Have there been question-mark children in your teaching life? Certain children have puzzled me. Sometimes they wouldn't talk; sometimes they would ask questions that were difficult to answer. As I became more experienced as a listener, I realized that these questions were circling around things that were bothering the child, and that they were looking for answers from me. Their questions were an attempt to reach someone who could help.
One girl, who was being molested, asked indirect questions of the school counselor, who didn't pick up on the underlying needs. She asked me, and though I paid attention, I was slow in answering her questions, because I didn't know what she was driving at. Finally, the other girls in the class pointed out the problem to me on a field trip: She was pregnant.
They wanted a solution. I hadn't realized that her hypothetical question was about herself. When I did figure it out, I had to find actionable ways to treat the problem. I can't tell you more about this specific case, except that it was a very difficult problem, but we solved it. You can bet my antenna was up thereafter.
One little boy did not speak at all. After a lot of time and one-sided conversation, he began talking to me. His father was in prison, and I don't know all the details, but kids were picking on him on the way to school, so his grandmother began sending him to school by cab. That didn't help, but personal protection and karate lessons, which helped build his self-esteem, did.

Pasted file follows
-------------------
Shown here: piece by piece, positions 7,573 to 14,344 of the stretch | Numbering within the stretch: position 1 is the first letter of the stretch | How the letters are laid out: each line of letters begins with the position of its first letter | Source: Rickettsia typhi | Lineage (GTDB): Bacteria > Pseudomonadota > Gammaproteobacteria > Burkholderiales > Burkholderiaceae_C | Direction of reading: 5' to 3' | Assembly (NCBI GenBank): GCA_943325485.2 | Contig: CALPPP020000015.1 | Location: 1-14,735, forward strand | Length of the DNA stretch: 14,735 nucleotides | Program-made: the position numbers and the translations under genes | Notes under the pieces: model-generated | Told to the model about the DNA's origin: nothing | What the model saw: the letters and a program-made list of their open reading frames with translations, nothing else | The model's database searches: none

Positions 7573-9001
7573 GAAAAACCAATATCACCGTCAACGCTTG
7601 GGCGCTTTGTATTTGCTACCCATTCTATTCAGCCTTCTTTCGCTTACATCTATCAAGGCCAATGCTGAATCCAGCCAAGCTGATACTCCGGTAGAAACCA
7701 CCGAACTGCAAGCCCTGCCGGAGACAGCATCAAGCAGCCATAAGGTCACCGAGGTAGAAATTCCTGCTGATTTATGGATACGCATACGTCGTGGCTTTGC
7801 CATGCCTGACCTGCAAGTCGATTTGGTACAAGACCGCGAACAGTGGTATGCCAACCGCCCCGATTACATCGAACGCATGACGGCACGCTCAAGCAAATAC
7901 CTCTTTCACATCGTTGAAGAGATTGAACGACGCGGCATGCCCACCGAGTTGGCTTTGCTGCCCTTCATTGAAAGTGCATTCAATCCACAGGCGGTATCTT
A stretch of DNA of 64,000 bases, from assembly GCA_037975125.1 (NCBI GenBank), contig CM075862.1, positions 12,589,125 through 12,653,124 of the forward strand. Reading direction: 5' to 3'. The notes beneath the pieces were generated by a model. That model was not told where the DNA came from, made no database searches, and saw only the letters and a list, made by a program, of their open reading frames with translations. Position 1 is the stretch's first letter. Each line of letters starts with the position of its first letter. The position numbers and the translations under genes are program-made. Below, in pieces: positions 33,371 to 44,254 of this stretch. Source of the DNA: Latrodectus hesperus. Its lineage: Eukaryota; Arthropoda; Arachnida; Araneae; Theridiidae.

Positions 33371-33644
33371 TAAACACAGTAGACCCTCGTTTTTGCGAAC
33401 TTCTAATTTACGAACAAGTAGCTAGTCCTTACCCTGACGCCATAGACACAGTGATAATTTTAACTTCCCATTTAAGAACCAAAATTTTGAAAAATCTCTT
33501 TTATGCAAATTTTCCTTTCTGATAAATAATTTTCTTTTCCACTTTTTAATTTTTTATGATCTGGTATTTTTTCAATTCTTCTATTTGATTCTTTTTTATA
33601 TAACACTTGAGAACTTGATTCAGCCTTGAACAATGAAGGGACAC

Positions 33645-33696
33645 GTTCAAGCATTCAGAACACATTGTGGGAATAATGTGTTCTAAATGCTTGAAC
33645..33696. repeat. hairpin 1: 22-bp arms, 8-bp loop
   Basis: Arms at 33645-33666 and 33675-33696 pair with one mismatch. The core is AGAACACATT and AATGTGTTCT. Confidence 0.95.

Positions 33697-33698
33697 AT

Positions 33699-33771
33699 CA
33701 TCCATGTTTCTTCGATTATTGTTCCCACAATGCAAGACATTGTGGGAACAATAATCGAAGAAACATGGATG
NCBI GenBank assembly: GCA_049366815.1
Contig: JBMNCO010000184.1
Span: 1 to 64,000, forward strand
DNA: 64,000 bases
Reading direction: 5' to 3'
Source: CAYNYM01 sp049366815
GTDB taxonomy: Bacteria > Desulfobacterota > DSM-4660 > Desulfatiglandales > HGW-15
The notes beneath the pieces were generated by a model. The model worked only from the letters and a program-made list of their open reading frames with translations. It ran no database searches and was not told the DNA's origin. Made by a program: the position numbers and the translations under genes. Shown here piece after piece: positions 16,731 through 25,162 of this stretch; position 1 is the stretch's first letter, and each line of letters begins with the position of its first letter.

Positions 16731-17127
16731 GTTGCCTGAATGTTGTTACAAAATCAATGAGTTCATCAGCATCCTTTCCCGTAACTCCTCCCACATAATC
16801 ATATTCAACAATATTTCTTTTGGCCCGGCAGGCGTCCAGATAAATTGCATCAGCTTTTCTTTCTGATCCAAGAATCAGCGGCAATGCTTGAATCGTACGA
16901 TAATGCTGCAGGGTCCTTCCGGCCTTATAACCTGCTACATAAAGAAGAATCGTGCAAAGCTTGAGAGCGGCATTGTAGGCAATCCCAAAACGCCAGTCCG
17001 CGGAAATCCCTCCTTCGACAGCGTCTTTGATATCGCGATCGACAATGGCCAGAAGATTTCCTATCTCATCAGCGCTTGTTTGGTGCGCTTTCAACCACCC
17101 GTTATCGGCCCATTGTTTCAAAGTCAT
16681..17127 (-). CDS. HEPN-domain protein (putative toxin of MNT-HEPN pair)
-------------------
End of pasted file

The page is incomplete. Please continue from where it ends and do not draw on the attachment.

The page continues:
I spent time with this student, and we cultivated the things he loved, one of which was math. I saw him last after he graduated from high school with a college scholarship and came by to say thank you. There are rewards for time you spend with students you never see coming.
But I have not always been successful in helping every student. One boy told me about the smoking that occurred in his home, and of his fear of dying in a fire caused by a cigarette. I tentatively probed this situation with the adults in his life and with school administration, but I was rebuffed and yelled at. Two years later, I saw the child's face flash on my television screen: He had died of a fire in his home. Then, only then, did the boy's parents talk to me, but it was too late. I still think of him from time to time.
I have a friend who is a counselor who worked in my school. We created ways to allow children to talk with us, to leave the classroom if there was a problem, to share deep concerns. I rarely worked alone to solve these problems. For minority kids and students of different cultures, there are also simple ways to start the communication and ways of solving problems. Teaching is not just about motivating learning or filling up students' heads with knowledge. Emotional intelligence is as important as book learning.
The article "Ten Tips for Creating a Caring School" is a good beginning to help teachers and school administrators think about caring about students.